Shamed Pallo to deal with his ‘guilt’Comment on this story
Cape Town - A “humiliated” Pallo Jordan has resigned from Parliament and the ANC’s national executive committee to avoid further “deceit”, following revelations that he misrepresented his academic qualifications.
The ANC said his resignation would allow Jordan, 72, time to deal with his “guilt”.
The veteran politician has also apologised to the party and South Africa as a whole after going to ground after newspaper reports about his false qualifications.
Party secretary-general Gwede Mantashe said on Monday night that the party had received a “detailed explanation” from Jordan on claims that his qualifications were false.
“True to his character, he has apologised to the ANC, its membership and South Africa as a whole. Comrade Pallo Jordan has also offered to resign his membership of Parliament, the national executive committee of the ANC and the ANC. The ANC national officials have accepted his resignation from Parliament. His membership of the NEC and the ANC have been referred to the structures of the organisation,” said Mantashe.
His statement was slightly different from an earlier ANC statement by chief whip Stone Sizani which supported Jordan, saying his qualifications were irrelevant in his role as an MP.
Mantashe said a man of Jordan’s intellect “does not need to perpetuate deceit”.
“He must be given time to deal with his guilt. As the ANC, we have accepted his public apology; to apologise was not an action of the faint-hearted,” said Mantashe.
The dramatic turn of events followed a Sunday Times report that Jordan had gone to ground after it had come to light that he did not have the postgraduate qualifications he had been associated with for decades.
No evidence could be found that Jordan, who goes by the title “Dr”, had received an honorary doctorate.
On Monday, the ANC in Parliament was first to break the silence on Jordan’s mysterious PhD and other qualifications, which he claimed were bestowed on him by the University of Wisconsin-Madison, among others, saying it fully supported the “intellectual giant”.
“The office of the ANC chief whip (Sizani) in Parliament has noted recent reports… We reaffirm our unshakeable respect, admiration and confidence in him as one of the movement’s most treasured assets with a unique and unparalleled knowledge and experience on a wide range of social, economic and political matters,” said ANC caucus spokesman Moloto Mothapo.
Jordan was one of the ANC’s “greatest products, a public intellectual par excellence and a consummate historian” and continued to make for the nation and its young democracy, said Mothapo.
The party in Parliament rejected as a “mere publicity gimmick any intention to have the matter entertained by Parliament”, as there had not been any violation of the parliamentary ethics code or misrepresentation.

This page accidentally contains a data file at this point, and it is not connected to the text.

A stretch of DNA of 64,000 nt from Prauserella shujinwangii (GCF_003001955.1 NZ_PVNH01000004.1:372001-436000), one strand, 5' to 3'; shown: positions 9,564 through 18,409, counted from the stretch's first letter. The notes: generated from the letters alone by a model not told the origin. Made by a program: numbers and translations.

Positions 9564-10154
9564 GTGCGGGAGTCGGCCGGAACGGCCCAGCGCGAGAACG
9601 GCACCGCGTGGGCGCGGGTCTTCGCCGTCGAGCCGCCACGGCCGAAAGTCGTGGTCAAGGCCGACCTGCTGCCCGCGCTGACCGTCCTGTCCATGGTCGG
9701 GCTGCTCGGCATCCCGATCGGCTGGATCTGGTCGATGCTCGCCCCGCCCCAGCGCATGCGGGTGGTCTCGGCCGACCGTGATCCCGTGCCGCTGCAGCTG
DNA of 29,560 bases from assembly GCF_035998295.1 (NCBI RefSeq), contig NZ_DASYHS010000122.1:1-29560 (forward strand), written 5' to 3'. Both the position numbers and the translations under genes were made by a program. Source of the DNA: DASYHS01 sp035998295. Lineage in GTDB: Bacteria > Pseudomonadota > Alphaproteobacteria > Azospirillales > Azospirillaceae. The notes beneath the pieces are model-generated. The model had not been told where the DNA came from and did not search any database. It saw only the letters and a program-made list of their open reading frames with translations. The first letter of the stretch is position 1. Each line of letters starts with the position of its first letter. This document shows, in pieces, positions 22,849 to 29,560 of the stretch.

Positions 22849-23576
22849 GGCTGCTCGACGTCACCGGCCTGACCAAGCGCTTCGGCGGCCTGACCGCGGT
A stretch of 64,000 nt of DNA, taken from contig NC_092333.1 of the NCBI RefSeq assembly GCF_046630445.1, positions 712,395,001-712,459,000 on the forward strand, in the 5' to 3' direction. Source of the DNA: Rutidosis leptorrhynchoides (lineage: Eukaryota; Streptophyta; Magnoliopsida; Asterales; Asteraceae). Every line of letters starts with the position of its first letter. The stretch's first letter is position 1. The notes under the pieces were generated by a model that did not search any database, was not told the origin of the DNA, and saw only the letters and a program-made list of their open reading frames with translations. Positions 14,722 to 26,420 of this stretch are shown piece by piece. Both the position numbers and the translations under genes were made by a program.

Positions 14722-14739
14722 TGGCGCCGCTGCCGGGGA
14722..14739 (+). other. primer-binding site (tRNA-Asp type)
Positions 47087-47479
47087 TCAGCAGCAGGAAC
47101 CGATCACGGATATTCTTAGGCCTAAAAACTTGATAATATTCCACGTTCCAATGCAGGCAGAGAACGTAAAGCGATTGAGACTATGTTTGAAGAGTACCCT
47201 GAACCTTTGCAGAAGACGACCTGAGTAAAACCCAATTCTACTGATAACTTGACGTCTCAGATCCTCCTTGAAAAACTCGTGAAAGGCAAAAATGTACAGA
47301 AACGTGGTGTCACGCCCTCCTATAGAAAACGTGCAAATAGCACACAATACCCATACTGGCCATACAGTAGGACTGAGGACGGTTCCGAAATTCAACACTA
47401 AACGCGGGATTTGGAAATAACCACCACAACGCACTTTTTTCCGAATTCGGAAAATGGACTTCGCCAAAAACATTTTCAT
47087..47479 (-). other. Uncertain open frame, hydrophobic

But one ANC parliamentary insider said Jordan was “humiliated” although he had not broken any rules.
“Everybody would feel humiliated; personally it’s embarrassing,” said the member.
Political commentator and Mercury columnist Eusebius McKaiser congratulated the ANC on his Facebook page.
“Well done to the ANC-as-party having more moral guts than the ANC-in-Parliament. It’s a beautiful rarity when the ANC role-models the party-state distinction. Nicely done Gwede. Not so nicely done in Parliament Stone,” said McKaiser.
Jordan, who was born in Kroonstad, was the son of Priscilla Phyllis (born Ntantala) Jordan, a teacher and researcher, and Dr Archibald Campbell Jordan, a lecturer in “Bantu” languages at Fort Hare University.
The family moved to Cape Town and Jordan matriculated there. Both parents were activists and when he enrolled at UCT, he was similarly inclined. By 1960 he had joined the ANC and had begun serious Marxist studies. His father obtained a Carnegie fellowship after major promotion at Fort Hare, but was refused a passport. The family nevertheless left for the US.
Jordan, while studying at the University of Wisconsin and later the London School of Economics, continued with his Marxist associations, but among its academic “non-communist” followers.
By 1975 he was working full-time for the ANC in its London-based information wing, moving to Luanda, Angola, in 1977 to head Radio Freedom and in 1980 to Lusaka, Zambia, to head the ANC research unit of the Department of Information and Publicity. He rose in the ranks of the ANC and returned to South Africa after its unbanning in 1990.
Pallo Jordan was sworn in as an MP and minister of posts, telecommunications and broadcasting after the April 1994 elections. In 1996 he was appointed minister of environmental affairs and tourism after a cabinet reshuffle, a position he held until 1999. He served as chairman of the foreign affairs portfolio committee from 2002 to 2004, when he became minister of arts and culture, a position he held until 2009. – Biographical details obtained from SabinetLaw